WATER = LIFE!

According to Wikipedia, Water is a transparent fluid which forms the world’s streams, lakes, oceans and rain, and is the major constituent of the fluids of living things. Water covers 71% of the Earth’s surface. It is vital for all known forms of life. Water on Earth moves continually through the water cycle of evaporation and transpiration, condensation, precipitation, and runoff, usually reaching the sea.

sparkling clean water in a red bucket

Safe drinking water is essential to humans and other life forms even though it provides no calories or organic nutrients. Access to safe drinking water has improved over the last decades in almost every part of the world, but approximately one billion people still lack access to safe water and over 2.5 billion lack access to adequate sanitation. There is a clear correlation between access to safe water and gross domestic product per capita. However, some observers have estimated that by 2025 more than half of the world population will be facing water-based vulnerability. A report, issued in November 2009, suggests that by 2030, in some developing regions of the world, water demand will exceed supply by 50%. Water plays an important role in the world economy, as it functions as a solvent for a wide variety of chemical substances and facilitates industrial cooling and transportation.
Kenya is among countries referred to as water scarce countries. Water pollution is very common and thus requires a lot of sanitation to make it fit for human consumption. Surface water resources cover only 2% of the total surface area. The climate varies from tropical along the Kenyan coast of the Indian ocean to arid in the interior and 2/3rds of the country is covered by semi-desert or desert land. According to the Water Resources Management Authority (WRMA), access to safe water supplies throughout Kenya is 59% and access to improved sanitation is 32%.There is still an unmet need in rural and urban areas for both water and sanitation. Kenya faces challenges in water provision with erratic weather patterns in the past few years causing droughts and water shortages. Kenya also has a limited renewable water supply and is classified as a water scarce country. Urban migration contributes to challenges in sanitation, as people crowd into cities and urban growth is unregulated. Due to lack of access to water and sanitation, diarrhea is second to pneumonia in deaths in children under five years of age. Water, sanitation and hygiene related illnesses and conditions are the number one cause of hospitalization in children under age five. Access to water and sanitation also contribute to time savings for women, more hours in school for girls, and fewer health costs.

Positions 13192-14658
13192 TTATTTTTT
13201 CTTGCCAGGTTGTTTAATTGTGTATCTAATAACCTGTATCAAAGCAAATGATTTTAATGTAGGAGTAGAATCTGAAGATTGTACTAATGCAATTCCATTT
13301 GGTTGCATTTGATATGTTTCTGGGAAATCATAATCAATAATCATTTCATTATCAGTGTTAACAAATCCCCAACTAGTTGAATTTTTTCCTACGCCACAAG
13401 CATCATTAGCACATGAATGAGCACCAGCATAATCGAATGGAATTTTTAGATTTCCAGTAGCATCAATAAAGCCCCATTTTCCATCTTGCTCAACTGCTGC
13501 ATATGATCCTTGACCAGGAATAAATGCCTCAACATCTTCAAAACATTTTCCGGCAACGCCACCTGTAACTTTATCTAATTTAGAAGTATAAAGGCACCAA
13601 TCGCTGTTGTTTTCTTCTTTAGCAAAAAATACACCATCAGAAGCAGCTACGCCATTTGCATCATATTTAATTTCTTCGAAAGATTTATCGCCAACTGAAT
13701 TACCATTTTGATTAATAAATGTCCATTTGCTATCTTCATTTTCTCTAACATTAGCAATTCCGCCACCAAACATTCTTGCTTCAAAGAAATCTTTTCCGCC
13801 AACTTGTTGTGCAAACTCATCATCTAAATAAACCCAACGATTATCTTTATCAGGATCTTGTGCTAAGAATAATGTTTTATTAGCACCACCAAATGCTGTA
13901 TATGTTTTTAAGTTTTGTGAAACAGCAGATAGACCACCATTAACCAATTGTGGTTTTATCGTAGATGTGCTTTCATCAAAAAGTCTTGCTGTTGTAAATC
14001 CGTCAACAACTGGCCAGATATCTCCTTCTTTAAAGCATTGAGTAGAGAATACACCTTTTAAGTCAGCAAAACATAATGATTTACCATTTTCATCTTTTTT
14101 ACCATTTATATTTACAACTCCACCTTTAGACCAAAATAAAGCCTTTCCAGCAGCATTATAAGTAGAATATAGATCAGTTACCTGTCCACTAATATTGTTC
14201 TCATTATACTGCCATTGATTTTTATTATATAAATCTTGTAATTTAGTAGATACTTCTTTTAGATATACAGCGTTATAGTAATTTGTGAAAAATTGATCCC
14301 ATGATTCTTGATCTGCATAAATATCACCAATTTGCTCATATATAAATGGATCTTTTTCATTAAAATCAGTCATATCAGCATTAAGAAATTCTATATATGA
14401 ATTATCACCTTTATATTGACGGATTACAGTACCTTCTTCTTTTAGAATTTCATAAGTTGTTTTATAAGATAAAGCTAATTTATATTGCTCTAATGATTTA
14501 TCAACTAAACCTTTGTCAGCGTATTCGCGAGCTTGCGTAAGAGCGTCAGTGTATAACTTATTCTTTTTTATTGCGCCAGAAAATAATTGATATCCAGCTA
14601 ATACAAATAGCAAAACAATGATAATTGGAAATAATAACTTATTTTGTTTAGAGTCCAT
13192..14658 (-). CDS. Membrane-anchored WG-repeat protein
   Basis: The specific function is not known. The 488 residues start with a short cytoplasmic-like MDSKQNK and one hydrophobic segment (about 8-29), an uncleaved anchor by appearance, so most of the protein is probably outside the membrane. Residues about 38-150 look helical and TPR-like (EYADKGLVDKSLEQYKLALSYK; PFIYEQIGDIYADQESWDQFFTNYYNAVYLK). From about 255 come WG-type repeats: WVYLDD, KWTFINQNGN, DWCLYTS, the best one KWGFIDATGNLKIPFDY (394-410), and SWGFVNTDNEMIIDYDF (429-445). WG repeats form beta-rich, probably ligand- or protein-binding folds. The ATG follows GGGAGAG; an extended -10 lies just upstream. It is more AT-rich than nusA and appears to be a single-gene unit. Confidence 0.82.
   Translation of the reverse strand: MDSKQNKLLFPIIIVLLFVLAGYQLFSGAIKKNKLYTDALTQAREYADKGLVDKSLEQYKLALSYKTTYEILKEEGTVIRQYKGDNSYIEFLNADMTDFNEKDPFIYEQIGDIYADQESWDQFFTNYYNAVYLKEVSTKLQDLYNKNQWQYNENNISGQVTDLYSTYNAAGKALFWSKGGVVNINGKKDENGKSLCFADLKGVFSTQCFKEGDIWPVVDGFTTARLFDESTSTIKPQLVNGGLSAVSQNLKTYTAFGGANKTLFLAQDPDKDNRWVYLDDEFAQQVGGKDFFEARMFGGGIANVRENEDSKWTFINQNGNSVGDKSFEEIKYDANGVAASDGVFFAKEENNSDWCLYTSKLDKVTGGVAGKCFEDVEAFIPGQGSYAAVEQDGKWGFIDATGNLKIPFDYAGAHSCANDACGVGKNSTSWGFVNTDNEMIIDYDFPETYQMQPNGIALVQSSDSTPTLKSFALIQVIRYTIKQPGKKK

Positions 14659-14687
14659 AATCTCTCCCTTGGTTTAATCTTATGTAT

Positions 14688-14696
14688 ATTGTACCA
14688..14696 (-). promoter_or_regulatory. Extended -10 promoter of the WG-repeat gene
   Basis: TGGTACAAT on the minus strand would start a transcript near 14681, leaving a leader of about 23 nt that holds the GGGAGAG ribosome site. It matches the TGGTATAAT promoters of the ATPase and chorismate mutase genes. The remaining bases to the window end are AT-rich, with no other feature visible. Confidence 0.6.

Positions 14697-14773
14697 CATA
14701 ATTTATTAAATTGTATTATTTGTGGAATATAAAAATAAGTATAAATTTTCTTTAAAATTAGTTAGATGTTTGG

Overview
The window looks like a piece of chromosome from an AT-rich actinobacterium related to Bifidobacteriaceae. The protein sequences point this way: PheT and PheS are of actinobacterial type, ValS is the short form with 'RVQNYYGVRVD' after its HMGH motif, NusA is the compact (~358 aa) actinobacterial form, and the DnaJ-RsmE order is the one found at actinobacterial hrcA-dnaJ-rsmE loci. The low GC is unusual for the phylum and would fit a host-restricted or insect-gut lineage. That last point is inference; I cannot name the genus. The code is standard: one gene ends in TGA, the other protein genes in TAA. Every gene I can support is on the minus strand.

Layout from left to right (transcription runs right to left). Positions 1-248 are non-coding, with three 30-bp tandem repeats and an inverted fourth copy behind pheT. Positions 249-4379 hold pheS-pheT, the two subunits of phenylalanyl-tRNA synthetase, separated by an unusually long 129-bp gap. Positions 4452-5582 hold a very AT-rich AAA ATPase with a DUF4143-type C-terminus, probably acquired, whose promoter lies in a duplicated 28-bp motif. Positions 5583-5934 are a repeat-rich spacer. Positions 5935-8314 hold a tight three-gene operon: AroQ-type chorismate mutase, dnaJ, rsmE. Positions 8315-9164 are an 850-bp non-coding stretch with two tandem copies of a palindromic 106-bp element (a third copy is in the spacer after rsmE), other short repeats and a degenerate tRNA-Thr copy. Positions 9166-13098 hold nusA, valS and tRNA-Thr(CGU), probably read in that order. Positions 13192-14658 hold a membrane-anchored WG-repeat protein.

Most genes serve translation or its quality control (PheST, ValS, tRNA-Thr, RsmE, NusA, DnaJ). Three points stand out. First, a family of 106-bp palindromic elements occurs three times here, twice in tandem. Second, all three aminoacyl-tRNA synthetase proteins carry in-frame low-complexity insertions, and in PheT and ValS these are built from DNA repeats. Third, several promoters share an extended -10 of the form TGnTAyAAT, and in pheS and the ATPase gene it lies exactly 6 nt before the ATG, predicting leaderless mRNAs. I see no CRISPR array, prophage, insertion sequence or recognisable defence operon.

water affected by moss.
water affected by moss.

Approximately 70% of the fresh water used by humans goes to agriculture. Without water, crops will obviously die which may lead to food shortage and the prices of food going high; that is if a lot of farmers are affected. This will definitely be a national crisis. Both food and water are basic needs and instrumental for human survival. Fridah Kathambi and Janet Kanini, both small scale farmers in Ngong completely agree with this notion and stress the fact that Kenya’s economy; which heavily depends on agriculture for growth will also be hit hard and may take time to recover. Being part time farmers, both use extra money they get from selling their produce to the local vendors to take care of any extra expenses in their homes. They urge the government to do more to make the country secure when it comes to water because we can’t entirely depend on aid or the climate due to global warming.The other industry which is affected by water shortage is the hospitality industry, especially the hotels. Without sufficient water, many establishments will be declared a health hazard by the head of health in the respective county, leading to foreclosures. The owners will in turn make losses, lose licenses to operate and obviously any future investors will shy away. One such hotel owner, a Mr. James Oyango narrated to me how he had to close his business in Rongai due to frequent water outage. He said that operating in such an environment was hard and so he fired
his employees and sold his business and opened a cyber café. He disclosed that he was spending too much money buying water daily compared to his daily profit, prompting him to rethink his decision of being a hotel owner.

In conclusion, water can live very well without people but we people can only live for three days without water.

water being poured at night
water being poured at night

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